Kristin Armstrong: Living Strong through Grace
- Annabelle Robertson Crosswalk.com Contributing Writer
- 2009 5 May
In 2003, just four days before her divorce from cyclist Lance Armstrong became final, Kristin Armstrong completed her first marathon. She clocked in at less than four hours, with an average of just 8 minutes and 42 seconds per mile.
That race, Armstrong now knows, was a metaphor for her new life, which would soon include not only her divorce but also her ex’s rapid engagement to singer Sheryl Crow.
Now, the former stay-at-home mother—who spent all five years of her marriage in France, raising her three children, while her husband collected Tour de France titles—is slowly becoming a household name of her own. A veteran marathoner who runs almost every day, Armstrong is also a contributing editor to Runner’s World magazine and a freelance writer whose work has appeared in magazines like Glamour. And, she has written several books, including Happily Ever After: Walking with Peace and Courage through a Year of Divorce, which details the year after her separation.
Armstrong’s latest book, Work in Progress: An Unfinished Woman’s Guide to Grace, describes the transformational journey that she underwent when God began to challenge her conventional notions of beauty, after which He led her along a path of rediscovery about what it means to truly be a woman of God. The book’s fulcrum was Armstrong’s realization that she had sacrificed her identity to salve her marriage.
“As tends to happen with scoffing, I became the woman I scoffed at,” she writes. “I married, left my job, house, convertible and moved to Europe and became a full-time mommy to three beautiful children.”
With confessions from journals and life experiences as well as life lessons from dedicated friends, Armstrong shares meditations on Scripture and teaching that detail her twelve traits of a “grace-filled woman,” which are: beauty, confidence, softness, trust, truth, generosity, forgiveness, courage, diligence, wisdom, authenticity and freedom.
Recently Armstrong shared about those traits and how they became a book. Here’s what she had to say:
What prompted you to write this book?
This is my fourth book, and it came out of a conversation at about mile 20 on a training run. My friends and I were talking about how we wanted to improve, but we didn’t want self-improvement. That was the problem, we felt. So it led me to a search of Scripture to see what improvement would look like, and that (became) the 12 characteristics that I write about in the book.
Why improvement? And why not self improvement?
All the things that were blocking us had to do with self. We wanted a deeper level of growth. I run with an amazing group of women—the same group that I go to Bible study with and raise my kids with. They’re the people who challenge me and keep me accountable, and so much of this wisdom comes from their stories and lives.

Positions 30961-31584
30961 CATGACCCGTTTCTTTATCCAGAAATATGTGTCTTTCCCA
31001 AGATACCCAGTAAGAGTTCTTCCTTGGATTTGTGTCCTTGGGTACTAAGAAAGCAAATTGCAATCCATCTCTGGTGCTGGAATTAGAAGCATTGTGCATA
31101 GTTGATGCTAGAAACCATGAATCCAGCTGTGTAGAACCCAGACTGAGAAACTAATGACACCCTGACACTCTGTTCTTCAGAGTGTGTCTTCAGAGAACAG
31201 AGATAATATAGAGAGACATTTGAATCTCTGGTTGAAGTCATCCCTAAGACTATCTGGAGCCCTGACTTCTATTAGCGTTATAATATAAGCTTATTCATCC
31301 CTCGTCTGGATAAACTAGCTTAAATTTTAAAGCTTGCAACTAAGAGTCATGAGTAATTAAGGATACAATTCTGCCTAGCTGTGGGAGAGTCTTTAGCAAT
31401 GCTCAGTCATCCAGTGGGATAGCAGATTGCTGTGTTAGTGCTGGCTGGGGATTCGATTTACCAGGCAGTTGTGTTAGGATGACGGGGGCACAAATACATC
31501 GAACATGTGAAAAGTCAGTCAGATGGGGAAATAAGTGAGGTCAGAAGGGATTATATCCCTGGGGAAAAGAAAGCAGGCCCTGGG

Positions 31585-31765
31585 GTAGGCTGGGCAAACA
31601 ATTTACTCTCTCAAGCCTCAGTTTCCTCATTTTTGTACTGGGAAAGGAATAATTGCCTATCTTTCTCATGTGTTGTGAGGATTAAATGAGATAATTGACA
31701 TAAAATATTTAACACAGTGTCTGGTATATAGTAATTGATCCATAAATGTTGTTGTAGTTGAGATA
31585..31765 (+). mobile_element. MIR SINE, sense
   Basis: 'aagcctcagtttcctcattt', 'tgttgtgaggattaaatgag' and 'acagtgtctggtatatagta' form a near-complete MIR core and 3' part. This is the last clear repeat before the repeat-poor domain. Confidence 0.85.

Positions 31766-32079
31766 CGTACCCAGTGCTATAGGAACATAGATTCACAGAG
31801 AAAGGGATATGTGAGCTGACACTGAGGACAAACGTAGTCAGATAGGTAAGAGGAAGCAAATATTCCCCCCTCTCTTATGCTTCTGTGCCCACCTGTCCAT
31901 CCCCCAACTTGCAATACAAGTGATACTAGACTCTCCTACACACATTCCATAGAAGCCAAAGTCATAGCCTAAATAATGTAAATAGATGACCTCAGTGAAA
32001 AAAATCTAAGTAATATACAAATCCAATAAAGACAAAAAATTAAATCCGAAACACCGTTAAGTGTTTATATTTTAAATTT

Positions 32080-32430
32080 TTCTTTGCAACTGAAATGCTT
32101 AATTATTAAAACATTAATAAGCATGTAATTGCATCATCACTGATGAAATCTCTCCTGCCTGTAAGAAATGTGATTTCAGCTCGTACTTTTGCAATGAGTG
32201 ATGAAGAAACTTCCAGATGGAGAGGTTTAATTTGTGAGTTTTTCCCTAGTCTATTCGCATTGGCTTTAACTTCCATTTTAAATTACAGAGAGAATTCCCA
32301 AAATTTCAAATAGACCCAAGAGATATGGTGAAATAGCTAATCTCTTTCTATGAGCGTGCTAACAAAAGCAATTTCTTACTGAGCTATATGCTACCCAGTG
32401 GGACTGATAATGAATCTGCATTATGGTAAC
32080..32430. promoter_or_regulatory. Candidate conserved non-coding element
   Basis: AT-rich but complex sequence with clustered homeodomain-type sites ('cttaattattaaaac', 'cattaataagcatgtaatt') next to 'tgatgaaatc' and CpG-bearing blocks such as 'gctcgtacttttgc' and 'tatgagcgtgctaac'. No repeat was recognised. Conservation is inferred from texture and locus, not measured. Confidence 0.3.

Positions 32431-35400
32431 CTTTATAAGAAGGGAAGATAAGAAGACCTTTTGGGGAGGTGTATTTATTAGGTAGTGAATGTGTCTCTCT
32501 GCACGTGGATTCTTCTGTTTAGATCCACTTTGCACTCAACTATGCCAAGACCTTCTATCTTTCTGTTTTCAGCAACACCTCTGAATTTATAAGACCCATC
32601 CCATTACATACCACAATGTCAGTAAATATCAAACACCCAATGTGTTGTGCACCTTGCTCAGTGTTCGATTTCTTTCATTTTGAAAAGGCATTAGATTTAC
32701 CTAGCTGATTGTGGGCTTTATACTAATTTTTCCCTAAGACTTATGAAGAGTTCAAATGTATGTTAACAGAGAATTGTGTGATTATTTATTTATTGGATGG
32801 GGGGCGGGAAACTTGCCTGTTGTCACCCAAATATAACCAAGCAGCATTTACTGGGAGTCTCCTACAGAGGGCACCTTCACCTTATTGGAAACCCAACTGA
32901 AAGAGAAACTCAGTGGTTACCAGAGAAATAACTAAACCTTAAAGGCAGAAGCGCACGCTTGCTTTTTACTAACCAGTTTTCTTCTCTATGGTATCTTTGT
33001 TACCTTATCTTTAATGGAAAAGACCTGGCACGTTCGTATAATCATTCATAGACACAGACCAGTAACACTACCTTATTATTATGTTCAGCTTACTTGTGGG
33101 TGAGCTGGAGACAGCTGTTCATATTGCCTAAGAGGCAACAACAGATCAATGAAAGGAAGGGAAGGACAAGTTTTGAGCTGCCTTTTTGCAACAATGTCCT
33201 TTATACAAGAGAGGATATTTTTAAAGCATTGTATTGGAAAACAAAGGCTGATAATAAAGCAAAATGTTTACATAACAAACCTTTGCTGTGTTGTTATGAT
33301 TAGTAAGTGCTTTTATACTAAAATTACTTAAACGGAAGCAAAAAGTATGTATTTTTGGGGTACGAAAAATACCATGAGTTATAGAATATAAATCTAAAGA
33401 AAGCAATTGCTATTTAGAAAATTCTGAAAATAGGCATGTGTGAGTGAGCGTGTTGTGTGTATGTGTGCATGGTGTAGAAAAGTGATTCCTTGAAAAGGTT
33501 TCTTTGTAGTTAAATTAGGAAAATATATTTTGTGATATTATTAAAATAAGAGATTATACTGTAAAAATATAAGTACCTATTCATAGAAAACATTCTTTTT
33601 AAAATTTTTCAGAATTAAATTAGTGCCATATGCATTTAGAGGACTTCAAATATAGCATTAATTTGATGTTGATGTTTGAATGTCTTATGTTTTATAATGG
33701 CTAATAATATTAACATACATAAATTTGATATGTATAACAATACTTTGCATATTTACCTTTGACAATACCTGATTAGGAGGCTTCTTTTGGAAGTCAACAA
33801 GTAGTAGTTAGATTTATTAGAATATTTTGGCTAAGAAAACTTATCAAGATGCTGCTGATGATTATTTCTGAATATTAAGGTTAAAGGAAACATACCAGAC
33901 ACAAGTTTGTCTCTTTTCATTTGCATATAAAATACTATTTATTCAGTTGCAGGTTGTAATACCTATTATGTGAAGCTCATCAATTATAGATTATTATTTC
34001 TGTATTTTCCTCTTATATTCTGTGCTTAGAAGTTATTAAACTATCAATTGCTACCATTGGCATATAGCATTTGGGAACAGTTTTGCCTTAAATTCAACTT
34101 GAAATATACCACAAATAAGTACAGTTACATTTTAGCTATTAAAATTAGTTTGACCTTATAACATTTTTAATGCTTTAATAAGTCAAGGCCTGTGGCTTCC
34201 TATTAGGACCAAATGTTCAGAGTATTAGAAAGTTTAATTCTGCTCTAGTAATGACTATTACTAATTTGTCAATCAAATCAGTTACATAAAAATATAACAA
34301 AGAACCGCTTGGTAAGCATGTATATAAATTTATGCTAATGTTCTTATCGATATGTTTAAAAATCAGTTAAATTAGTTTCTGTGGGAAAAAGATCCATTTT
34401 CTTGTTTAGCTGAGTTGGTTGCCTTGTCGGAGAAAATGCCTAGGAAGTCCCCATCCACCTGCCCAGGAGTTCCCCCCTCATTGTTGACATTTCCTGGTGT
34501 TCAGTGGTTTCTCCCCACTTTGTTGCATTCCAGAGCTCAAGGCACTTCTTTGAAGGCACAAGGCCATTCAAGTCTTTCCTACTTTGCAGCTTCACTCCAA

What are some of the cultural lies and stereotypes about women that you wanted to challenge?
It was a culmination of a lot of work that I have done, including other articles. Things about beauty, confidence, courage, authenticity—these are things that I think are resounding issues and messages that women really struggle with, but don’t always know how to articulate what the struggle is.
Why are so many women people pleasers? And what challenge do you think perfectionism poses for women today?
It’s so easy to morph from being pleasing to becoming a people pleaser. Women are so vulnerable to this, because from the time we’re little we’re raised that we are to be soft-spoken and nurturing. Even though we’re all grown up, we can be a pleaser-daughter, a pleaser-wife, a pleaser-employee. It’s putting our own self and desires on the back burner to putting someone else first. And when that person isn’t God, we’ve got a real problem. That’s the only realm where being a pleaser is good.
How did this play out in your own life?
I wrote an article about this for Glamour magazine years ago, which led to an appearance on Oprah. It was about how many people are struggling with this, but no one wants to talk about it. So many people would have something to add, say, to the conversation about being a pleaser wife. It’s so easy for women to lose themselves in relationships. We give so much and we put so much emphasis on these relationships that we lose who we are.
How do you think these lies are played out among Christian women?
If we aren’t being our true authentic selves and doing the things we love and using our gifts and being all that we’re intended to be, we are not even being the woman that God intended us to be, much less the woman our husbands fell in love with originally. Being in a relationship should elicit that kind of fullness.